The MA Reconciliation programme at Winchester draw on insights from a range of academic disciplines, case studies and cultural, spiritual and faith traditions from around the world.
The programmes offer a multidisciplinary introduction to the study and practice of reconciliation and peacebuilding, with the work and
experience of St Ethelburga's Centre for Reconciliation and Peace informing their design. Drawing on insights from subject areas including psychology, religious studies and the arts, students are encouraged to examine key ideas and theoretical frameworks in the study of reconciliation in a wide variety of different contexts.
Students are supported in identifying and understanding the root causes of conflict, and in critically assessing a range of methods and practices which have the potential to turn violent and destructive conflict into positive and sustainable outcomes. Students are encouraged to reflect on the pivotal relationship between theory and practice and to consider a variety of factors which impact upon the effectiveness of peacebuilding and reconciliation activities.
See the website http://www.winchester.ac.uk/Studyhere/Pages/ma-reconciliation.aspx
- Research Methods and Skills
- Understanding the Nature and Causes of Conflict
- Theories and Dynamics of Reconciliation
- Practice Part 1: Skills for Reconciliation
- Practice Part 2: Community Building and Reconciliation
- Building Networks of Peace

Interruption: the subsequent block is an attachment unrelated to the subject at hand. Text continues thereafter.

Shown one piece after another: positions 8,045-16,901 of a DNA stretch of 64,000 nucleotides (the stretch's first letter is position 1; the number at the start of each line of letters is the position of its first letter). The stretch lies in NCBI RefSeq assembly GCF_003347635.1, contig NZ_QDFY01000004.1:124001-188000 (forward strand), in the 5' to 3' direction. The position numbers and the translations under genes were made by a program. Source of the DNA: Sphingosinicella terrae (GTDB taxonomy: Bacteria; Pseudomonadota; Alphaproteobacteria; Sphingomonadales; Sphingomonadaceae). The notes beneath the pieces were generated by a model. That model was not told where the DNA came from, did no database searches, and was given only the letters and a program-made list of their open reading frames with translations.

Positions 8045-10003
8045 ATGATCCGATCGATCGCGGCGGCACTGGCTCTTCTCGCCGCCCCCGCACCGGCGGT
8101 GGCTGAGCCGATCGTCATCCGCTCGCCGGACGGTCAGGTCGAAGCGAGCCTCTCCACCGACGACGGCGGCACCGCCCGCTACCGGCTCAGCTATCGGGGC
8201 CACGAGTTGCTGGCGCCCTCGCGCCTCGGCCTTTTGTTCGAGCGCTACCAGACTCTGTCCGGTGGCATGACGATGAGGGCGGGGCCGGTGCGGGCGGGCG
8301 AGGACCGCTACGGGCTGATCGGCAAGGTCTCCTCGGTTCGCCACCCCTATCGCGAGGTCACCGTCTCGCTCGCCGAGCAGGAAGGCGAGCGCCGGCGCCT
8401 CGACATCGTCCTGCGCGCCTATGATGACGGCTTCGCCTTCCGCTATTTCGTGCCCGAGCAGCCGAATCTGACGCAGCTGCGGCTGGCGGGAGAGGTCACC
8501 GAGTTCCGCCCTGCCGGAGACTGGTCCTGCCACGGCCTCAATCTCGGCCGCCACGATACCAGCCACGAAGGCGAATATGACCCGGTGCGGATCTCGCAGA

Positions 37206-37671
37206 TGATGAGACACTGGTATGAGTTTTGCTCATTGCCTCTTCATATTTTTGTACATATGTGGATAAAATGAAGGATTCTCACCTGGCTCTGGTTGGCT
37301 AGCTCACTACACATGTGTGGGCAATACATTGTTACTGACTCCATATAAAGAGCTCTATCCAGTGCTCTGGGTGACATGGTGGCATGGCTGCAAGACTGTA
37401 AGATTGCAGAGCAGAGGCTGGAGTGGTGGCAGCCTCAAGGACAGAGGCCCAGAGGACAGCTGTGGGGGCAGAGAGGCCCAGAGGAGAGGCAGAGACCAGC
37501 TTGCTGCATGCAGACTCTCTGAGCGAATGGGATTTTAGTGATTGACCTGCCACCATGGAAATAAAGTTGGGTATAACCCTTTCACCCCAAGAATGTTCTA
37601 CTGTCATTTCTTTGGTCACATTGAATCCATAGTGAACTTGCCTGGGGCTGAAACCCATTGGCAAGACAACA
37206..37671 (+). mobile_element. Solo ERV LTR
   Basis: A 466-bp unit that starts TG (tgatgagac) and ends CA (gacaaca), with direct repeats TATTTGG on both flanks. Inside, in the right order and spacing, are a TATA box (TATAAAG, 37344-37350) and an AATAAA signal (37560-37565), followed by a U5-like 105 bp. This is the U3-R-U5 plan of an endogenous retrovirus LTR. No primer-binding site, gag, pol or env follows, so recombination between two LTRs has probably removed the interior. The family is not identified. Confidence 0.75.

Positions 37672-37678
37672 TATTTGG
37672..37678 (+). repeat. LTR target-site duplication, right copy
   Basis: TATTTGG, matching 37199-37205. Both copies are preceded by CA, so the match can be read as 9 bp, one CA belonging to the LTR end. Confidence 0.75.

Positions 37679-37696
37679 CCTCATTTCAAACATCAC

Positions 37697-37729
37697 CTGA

- Multi-faith Cooperation onPeacebuilding
- Religion and Development
Learning and Teaching
The programme is taught by a team of highly qualified and enthusiastic staff who include internationally renowned scholars working in the areas of reconciliation and peacebuilding. The programme is delivered through a combination of distance and blended learning. Participation in practical modules requires intensive periods of attendance. All students have access to dedicated tutors and can converse with other students through the University's Learning Network and online forums.
Types of assessment include portfolios, presentations, reflective journals, practical work, essays and reports. There are no examinations. For the final assessment students have the option of completing a dissertation of 15,000-20,000 words; undertaking a consultancy placement with an organisation working in the field; or participating in and reflecting on a practical peacebuilding project.
At the University of Winchester
validated programmes may adopt a range of means of assessing your learning. An indicative, and not necessarily comprehensive, list of assessment types you might encounter includes essays, portfolios, supervised independent work, presentations, written exams, or practical performances. The University is committed to ensuring that all students have an equal opportunity to achieve module learning outcomes. As such, where appropriate and necessary, students with recognised disabilities may have alternative assignments set that continue to test how successfully they have met the module's learning outcomes. Further details on assessment types used in the programme you are interested in can be found on the course page, by attending an Open Day/Evening, or contacting our teaching staff.
Graduates pursue careers working in the fields of international development, conflict management, peacebuilding and international relations. This work is often in international and local Non-Governmental Organisations and government, civil service and peacekeeping institutions such as the United Nations and European Union.
Normally a first or second-class Honours degree in a related subject or professional experience in the area of study. If English is not your first language: IELTS 6.5 (including 6.5 in academic writing) or equivalent.